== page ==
One of the most respected underground record labels in hip-hop history, B-Boy Records briefly flourished in New York from 1986, folding soon after its biggest name Boogie Down Productions quit the label following the release of their debut album Criminal Minded in 1987.

B-Boy Hip Hop

Boogie Down Productions rapper KRS-One not only designed B-Boy Records’ cartoon beatbox logo, he was living in a meat freezer below the label’s offices when his collective got signed.

Boogie Down Productions are represented on Demon’s well-packaged 16-song compilation by the aggressive South Bronx and The Bridge Is Over, which showcases the role B-Boy had in fomenting the hardcore era. BDP offshoot Scott Made Me Funky by Scott La Rock & D-Nice is further evidence of Scott’s talent, tragically curtailed by his drive-by murder.

They’re the only names familiar to the mainstream, with the rest of B-Boy Records’ roster a fascinating whirlwind of talent that often should have gone on to be far bigger. JVC Force’s Strong Island is a fantastic way of starting a compilation, its klaxon-heavy beat alerting listeners to the hyperactive energy of what’s to follow. It also features the lyric “serious as cancer” five years before Snap!’s Rhythm Is A Dancer. Where are JVC Force now? Since 1990, no one seems to know. 991 Volts’ 991 Volts Of Noise is equally evocative of the shuffling beat later incorporated in the UK on Silver Bullet’s 20 Seconds To Comply.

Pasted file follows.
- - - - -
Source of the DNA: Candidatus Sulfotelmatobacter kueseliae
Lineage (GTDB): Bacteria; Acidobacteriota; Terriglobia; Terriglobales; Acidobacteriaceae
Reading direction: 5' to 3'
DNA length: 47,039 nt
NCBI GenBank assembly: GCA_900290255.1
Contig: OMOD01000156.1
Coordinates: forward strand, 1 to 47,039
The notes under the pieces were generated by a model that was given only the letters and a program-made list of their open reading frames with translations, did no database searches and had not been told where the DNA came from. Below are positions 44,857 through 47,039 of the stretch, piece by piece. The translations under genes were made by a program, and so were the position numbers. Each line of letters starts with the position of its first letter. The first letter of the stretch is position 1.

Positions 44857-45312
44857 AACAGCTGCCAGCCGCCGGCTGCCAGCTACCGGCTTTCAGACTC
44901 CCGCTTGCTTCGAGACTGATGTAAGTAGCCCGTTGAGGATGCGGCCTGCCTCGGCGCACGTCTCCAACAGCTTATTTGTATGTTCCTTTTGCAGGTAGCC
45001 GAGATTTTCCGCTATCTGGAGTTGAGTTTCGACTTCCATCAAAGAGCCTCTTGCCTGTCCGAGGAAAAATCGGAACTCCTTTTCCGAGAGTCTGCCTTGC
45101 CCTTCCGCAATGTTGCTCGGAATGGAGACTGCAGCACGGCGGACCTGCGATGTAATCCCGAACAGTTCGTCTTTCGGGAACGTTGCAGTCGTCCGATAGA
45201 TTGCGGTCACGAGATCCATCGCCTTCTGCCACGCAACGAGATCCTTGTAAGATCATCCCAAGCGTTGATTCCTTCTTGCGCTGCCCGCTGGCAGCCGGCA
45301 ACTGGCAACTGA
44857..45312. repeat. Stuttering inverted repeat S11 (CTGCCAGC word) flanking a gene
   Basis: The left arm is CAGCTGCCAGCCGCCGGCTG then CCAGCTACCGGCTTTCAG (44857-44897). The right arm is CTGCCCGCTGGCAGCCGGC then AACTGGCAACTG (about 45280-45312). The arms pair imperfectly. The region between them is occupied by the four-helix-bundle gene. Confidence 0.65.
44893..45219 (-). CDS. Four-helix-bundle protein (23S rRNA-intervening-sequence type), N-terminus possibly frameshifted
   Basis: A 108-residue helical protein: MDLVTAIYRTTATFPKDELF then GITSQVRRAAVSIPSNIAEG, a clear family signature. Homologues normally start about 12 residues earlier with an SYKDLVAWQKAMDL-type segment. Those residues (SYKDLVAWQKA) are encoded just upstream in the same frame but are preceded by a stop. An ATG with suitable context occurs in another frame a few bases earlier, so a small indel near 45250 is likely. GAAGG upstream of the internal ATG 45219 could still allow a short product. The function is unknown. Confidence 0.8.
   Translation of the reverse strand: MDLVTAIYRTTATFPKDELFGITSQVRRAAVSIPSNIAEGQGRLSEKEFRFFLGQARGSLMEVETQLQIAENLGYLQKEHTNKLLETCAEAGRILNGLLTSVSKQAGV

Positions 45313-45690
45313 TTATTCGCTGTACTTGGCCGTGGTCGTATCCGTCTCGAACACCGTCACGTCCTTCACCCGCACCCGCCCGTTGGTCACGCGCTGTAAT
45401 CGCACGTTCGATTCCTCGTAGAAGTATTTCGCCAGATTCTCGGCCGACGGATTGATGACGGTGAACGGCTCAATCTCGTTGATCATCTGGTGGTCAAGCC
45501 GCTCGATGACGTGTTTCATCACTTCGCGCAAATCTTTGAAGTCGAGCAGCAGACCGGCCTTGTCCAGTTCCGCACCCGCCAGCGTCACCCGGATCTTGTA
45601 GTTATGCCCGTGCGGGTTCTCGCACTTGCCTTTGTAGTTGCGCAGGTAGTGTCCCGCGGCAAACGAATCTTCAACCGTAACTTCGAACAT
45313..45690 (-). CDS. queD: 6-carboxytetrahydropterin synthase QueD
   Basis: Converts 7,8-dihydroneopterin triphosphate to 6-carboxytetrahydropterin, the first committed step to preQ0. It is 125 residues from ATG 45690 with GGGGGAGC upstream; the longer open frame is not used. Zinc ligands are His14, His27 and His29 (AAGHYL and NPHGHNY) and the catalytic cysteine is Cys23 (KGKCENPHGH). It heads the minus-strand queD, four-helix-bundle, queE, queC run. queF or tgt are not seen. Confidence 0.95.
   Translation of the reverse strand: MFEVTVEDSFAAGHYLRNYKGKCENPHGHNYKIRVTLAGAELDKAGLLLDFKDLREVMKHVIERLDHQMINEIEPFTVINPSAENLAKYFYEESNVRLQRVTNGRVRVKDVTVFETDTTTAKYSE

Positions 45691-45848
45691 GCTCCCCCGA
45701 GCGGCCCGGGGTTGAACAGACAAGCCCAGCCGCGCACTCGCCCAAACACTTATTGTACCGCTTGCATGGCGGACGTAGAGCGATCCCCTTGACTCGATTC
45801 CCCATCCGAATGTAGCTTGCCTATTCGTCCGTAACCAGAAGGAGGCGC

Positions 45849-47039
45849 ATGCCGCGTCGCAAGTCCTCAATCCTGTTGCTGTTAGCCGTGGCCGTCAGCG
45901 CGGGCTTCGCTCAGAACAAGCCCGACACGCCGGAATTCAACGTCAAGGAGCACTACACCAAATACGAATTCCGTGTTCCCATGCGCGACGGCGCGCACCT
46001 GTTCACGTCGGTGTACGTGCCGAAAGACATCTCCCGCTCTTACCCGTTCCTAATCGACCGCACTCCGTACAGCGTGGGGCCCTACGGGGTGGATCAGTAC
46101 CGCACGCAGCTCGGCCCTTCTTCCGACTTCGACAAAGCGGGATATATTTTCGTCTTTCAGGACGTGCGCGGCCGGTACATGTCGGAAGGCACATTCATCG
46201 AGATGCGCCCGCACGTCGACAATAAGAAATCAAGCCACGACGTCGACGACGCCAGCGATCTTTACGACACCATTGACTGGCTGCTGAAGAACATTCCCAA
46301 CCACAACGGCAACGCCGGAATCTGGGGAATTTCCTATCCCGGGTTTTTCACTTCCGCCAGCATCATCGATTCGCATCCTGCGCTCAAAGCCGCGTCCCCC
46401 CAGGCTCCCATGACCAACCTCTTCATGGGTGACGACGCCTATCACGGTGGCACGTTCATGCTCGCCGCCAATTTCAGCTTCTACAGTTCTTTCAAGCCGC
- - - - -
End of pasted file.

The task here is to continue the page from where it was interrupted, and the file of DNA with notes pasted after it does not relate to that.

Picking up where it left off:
Open to female MCs, too, Sparky D’s Throwdown sees her overcome a fairly lame beat with full-on attitude, while 5 Star Moet’s Let Me Love You is as entertaining as their name. Some of the 2LP set sounds primitive over 30 years later, but you can say that of any hip-hop of the time. B-Boy Records didn’t utilise their roster to the fullest, but for a couple of years they were near-unbeatable at spotting talent.


John Earls